Dave and his BYU co-host Blaine pride themselves on their preparation and their pronunciation.
“We want viewers to have a pleasant experience, and so we focus a lot of our attention on the non-BYU viewers,” Dave says. “Part of the mission of BYUtv is to bring the audience back again. So Blaine and I aren’t ‘homers.’ You can get that other places, but we share background stories and information on both teams. We present the game so both audiences are entertained.”
Dave is fortunate that his extended dinner break between KSL broadcasts allows him to study BYU and upcoming opponents. During the fall season, Dave has plenty to prepare for. He keeps a list of two-deep for both offense and defense in front of him during live shows. Height, weight, years in school, hometown. He has a week-long system of preparation.
“It’s a process and you can’t cheat the process,” Dave says. “Viewers know if you’ve just shown up without doing the homework. Most of the time, we walk out of the game having not used half of the stuff we prepared.”
But there’s always a chance every last stat will be needed. Dave learned this thorough lesson while calling a BYU basketball game in Albuquerque. The backboard shattered, and there wasn’t a replacement at The Pit. KSL stayed on the air during the entire one-hour delay, and Dave used every single note he had in front of him.
“Being prepared doesn’t mean I am not nervous, but it means I can roll with anything,” he says. “It means being in the chair early and changing out any words that might trip me up. It’s practicing names, because their mother will know if you get the name wrong.”
Dave knows the power one person showing interest and respect can have and the feelings that can stick for a lifetime.
When he was about 12 years old, he waited after a game to get a book signed by legendary broadcaster Paul James. When Dave reached the front of the line, Paul was kind to Dave. It was their only conversation. But for 40+ years, Dave has remembered Paul as being a really nice guy.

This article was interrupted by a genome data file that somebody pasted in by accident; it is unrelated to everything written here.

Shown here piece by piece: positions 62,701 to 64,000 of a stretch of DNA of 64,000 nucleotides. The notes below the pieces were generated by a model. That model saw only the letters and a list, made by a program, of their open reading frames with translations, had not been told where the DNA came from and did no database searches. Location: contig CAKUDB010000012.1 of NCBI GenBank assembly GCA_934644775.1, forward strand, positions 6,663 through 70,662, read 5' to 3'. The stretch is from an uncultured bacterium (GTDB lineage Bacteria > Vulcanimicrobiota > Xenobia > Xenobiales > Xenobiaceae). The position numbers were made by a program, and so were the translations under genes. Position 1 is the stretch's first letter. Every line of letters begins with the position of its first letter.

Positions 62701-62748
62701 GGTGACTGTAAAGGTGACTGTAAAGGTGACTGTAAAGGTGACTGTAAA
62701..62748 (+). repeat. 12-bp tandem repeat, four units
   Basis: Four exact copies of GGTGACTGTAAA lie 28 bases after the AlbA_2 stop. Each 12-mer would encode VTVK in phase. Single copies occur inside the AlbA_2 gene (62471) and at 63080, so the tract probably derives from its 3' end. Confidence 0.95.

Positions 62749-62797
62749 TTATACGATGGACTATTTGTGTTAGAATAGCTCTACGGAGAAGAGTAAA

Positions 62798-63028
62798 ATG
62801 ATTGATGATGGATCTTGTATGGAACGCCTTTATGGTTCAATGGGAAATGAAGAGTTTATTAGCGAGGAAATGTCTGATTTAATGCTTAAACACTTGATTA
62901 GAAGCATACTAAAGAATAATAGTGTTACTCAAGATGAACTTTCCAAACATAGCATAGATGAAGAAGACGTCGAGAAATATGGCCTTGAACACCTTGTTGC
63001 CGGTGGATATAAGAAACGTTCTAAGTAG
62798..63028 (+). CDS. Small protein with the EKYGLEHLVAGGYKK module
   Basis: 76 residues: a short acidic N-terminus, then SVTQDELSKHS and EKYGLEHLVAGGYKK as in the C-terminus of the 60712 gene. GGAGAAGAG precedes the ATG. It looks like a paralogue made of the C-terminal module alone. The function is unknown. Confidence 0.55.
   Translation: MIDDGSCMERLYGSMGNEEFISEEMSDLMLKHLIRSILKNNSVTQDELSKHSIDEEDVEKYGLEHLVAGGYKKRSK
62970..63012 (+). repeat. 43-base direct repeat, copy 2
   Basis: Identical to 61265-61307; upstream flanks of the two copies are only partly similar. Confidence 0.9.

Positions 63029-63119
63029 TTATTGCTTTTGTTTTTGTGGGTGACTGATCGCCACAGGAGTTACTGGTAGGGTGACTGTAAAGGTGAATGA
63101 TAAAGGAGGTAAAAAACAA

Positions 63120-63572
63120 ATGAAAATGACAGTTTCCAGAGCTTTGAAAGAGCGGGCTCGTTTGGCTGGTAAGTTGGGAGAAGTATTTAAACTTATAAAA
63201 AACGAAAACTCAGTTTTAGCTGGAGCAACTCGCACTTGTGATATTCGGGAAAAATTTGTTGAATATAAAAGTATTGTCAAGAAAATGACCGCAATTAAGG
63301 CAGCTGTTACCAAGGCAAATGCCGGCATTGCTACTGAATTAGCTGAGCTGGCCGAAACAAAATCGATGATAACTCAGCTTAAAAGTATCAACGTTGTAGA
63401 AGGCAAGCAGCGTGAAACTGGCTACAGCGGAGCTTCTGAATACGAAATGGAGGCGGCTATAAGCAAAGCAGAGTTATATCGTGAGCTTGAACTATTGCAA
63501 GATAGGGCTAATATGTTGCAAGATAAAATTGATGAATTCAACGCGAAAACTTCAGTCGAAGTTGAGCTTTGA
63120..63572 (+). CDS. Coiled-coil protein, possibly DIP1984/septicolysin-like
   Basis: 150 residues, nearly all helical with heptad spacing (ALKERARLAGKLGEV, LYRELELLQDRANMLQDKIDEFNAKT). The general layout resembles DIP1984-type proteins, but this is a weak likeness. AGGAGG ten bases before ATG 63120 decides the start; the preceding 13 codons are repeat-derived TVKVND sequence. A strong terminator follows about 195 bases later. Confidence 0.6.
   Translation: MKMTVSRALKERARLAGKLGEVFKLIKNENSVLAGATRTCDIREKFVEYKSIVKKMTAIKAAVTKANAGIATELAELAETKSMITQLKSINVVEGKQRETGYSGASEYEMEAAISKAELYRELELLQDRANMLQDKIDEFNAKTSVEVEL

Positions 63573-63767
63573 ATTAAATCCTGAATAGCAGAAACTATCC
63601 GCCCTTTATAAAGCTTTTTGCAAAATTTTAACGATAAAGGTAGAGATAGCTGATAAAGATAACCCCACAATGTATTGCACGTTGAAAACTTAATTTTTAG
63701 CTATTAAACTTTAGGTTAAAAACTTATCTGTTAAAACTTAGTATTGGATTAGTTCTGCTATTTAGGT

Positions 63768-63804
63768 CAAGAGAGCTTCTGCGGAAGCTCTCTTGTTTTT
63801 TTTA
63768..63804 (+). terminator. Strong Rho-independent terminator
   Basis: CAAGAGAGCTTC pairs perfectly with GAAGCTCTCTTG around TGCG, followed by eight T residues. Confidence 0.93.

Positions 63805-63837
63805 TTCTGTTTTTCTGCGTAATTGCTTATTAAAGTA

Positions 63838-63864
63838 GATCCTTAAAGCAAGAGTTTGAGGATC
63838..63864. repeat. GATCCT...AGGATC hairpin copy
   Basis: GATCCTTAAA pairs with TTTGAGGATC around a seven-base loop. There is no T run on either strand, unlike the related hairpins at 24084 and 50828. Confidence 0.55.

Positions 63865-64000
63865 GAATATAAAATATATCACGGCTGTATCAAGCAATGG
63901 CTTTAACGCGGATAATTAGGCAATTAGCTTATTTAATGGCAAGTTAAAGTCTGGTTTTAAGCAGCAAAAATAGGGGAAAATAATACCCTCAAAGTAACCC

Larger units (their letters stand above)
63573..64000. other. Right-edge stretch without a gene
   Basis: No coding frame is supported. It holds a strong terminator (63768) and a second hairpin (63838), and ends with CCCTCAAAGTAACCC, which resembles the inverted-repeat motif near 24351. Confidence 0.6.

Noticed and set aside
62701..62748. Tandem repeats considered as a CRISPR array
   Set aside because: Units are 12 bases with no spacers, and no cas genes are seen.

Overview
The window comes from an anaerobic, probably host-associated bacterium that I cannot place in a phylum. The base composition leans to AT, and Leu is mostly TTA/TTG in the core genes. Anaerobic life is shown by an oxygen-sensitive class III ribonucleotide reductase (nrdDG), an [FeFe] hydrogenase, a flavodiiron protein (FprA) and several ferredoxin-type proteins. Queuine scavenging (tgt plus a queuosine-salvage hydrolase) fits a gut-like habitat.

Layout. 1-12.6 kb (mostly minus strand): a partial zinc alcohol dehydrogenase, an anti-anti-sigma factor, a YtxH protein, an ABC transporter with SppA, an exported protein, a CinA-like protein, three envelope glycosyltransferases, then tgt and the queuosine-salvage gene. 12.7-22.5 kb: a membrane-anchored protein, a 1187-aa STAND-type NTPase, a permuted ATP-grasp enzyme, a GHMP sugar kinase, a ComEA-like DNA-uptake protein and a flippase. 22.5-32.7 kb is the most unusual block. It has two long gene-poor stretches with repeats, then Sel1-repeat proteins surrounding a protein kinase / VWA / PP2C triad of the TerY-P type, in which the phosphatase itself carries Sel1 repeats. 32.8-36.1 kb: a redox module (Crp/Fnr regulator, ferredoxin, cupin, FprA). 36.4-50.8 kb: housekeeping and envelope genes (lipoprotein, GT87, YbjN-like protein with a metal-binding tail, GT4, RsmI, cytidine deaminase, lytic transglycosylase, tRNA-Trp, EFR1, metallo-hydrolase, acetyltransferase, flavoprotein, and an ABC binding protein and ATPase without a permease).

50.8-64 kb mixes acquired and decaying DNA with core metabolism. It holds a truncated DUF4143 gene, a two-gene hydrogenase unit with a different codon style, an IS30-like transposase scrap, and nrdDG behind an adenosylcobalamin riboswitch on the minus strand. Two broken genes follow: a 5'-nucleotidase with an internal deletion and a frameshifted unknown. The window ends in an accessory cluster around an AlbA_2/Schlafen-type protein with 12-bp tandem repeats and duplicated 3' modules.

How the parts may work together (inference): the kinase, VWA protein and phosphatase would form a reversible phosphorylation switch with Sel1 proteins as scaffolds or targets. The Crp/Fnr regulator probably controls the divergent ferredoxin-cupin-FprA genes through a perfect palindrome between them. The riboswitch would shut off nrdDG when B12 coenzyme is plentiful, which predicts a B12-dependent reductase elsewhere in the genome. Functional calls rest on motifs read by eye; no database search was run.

“If people only have one interaction with me or only see me call one game, I want it to be positive,” he says.
This One’s For the Boys
While Dave’s glasses are a sign of aging (and of the text on the teleprompter shrinking … wink wink), the spectacles are also seen as distinguished — as is gray hair on men and even a few pounds added since college graduation. The standards aren’t the same for women in front of the camera.
“I could wear the same dark suit and white shirt for weeks and nobody would notice, but viewers comment — if Deanie (Nadine Wimmer) wears the same dress in a two-week period,” he says. “As long as we’re shaved and our hair is combed, it’s hard for men not to look presentable. It’s unfair and I don’t know it’s that way.”
But Dave is expected to be in a suit. Always.
“I ran into a guy in his 20s recently, and he was stunned I wasn’t in a suit,” Dave laughs. “He said he’d never seen me in anything else. It’s not like I sleep in a suit.”
Happy Happy Valley
When Dave returned to Utah to anchor full-time for KSL, he debated about whether to land in Utah County or the heart of Salt Lake. But Provo and Orem are home. He purchased a large townhome on the Provo bench and accepted the commute to the Triad Center in downtown Salt Lake.
“My other job at BYUtv is five minutes away from my front door and I do 65 events a year. All of my family is here in Utah Valley except for my married daughters living in Logan,” he says. “I grew up here, and I want my kids to live here. Having 45 minutes to unwind isn’t all bad. We cover heavy news, and if I was home in 15 minutes I might still be processing it. But the drive home allows me to prepare to be home. And if I-15 ever gets finished in Lehi, I might get home 15 minutes sooner.”
Life Isn’t A Game
Perspective can be hard to find when an entire state knows your voice, your name and your tie collection. But life has a way of being real.
Dave lives next to a terminally ill neighbor who has provided Dave his own “Tuesdays with Morrie” experience — on Mondays.
“I go over on Monday mornings and read to him the life story he has written about his 78 years of life,” Dave says.
The broadcaster’s familiar voice reads back this man’s experience losing his first wife, raising a family and seeing how earlier experiences prepared him for his future.
“He is going to pass away, and I still think I’m going to go on forever,” Dave says. “His goal is to live to see BYU beat Utah in the season-opener. Being part of the last leg of his journey has given me incredible perspective on life and on relationships. Football is just football, but the magical part is that it has created amazing opportunities and relationships in my life. It’s part of my family legacy. It’s part of my legacy. But I will say it’s a lot more fun when it’s a winning season.”